Upset Krejci knows he has work to do next season

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Upset Krejci knows he has work to do next season

David Krejci knows hes got some work to do over the summer, and that was hammered home when the Czech Republic center struggled during the playoffs.

Krejci and Milan Lucic became the poster boys for Bostons first round exit, and the 26-year-old center struggled mightily for the first time in the postseason during his NHL career.

In the previous two playoffs Krejci has 31 points in 34 games and the center led the Bruins with 12 goals during their run to the Stanley Cup, but the center uttered the words panic and frustration more than once while being held to one goal and three points in seven games against the Washington Capitals.

"You think a lot about one goal that could have made a difference. Especially when you go home and you go to sleep at night, said Krejci. Its still fresh. Its still in your head. There are so many mixed emotions going on.

I dont want to say something Ill regret, so Im going to think about it a little more and think about what I can do better. There will be a lot of work going into next season. We probably didnt play the same way that we did the season before, and we didnt get the breaks either. If I were to look at things that I could have done better, it would be to get off to a better start in the playoffs.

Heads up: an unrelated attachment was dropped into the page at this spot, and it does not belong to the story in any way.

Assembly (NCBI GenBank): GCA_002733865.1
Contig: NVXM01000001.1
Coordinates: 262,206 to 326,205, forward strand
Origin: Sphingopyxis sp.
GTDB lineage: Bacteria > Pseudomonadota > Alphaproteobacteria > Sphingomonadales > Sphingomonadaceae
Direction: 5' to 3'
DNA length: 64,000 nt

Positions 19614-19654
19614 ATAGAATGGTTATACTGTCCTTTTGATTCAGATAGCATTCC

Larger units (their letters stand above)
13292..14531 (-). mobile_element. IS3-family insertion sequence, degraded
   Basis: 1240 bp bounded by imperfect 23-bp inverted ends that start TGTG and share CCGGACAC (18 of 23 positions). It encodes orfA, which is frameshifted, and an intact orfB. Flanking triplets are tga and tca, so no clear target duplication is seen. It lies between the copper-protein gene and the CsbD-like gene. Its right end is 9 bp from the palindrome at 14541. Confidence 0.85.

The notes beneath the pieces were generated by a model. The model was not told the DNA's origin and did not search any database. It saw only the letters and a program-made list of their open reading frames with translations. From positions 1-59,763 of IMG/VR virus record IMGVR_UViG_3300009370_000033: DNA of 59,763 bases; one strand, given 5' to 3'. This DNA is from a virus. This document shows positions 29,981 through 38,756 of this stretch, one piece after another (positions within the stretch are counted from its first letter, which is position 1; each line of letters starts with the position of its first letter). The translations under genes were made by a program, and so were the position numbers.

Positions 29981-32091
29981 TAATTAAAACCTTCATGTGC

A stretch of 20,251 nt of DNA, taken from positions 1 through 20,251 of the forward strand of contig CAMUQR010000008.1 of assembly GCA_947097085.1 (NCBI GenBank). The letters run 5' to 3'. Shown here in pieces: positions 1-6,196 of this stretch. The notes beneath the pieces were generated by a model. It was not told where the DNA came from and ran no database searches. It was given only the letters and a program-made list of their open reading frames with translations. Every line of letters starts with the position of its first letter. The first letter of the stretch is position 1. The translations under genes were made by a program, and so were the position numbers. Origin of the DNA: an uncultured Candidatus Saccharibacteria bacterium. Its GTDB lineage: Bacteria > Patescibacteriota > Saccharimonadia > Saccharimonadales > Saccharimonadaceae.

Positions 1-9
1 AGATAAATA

Krejci wouldnt elaborate on what exactly was eating at him as the playoffs concluded, but its fair to say it probably played into a season of extreme highs and lows with the Bruins.

Krejci set a new career-high in goals and signed a lucrative contract extension that will pay him more than 5 million per season, but there were also low points that balanced out the highs.

The Washington defensemen pairing of Karl Alzner and John Carlson did an effective job of bottling up the Krejci, Lucic and Tyler Seguin forward line through the playoff series. For a guy that prides himself on coming up big in the playoffs even there is some coasting during the regular season, the magic didnt happen for Krejci or the Bruins.

Missing Nathan Horton in the playoffs clearly had something to do with the lines overall struggles, but it was more than that.

There wasnt enough finish when Krejci had the puck around the net, and he wasnt paying the price in front of Braden Holtby nearly enough. Perhaps it should have been a sign it wasnt going to be Krejcis year when the 120-pound piece of plexi-glass fell on his head after Boston took Game 1 at TD Garden.

My regular season was good. The playoffs were tough for a lot of us. We couldnt break them. They played good defense and they had a goaltender that wed never seen before, said Krejci. Its too soon to tell what went wrong and what I could do better.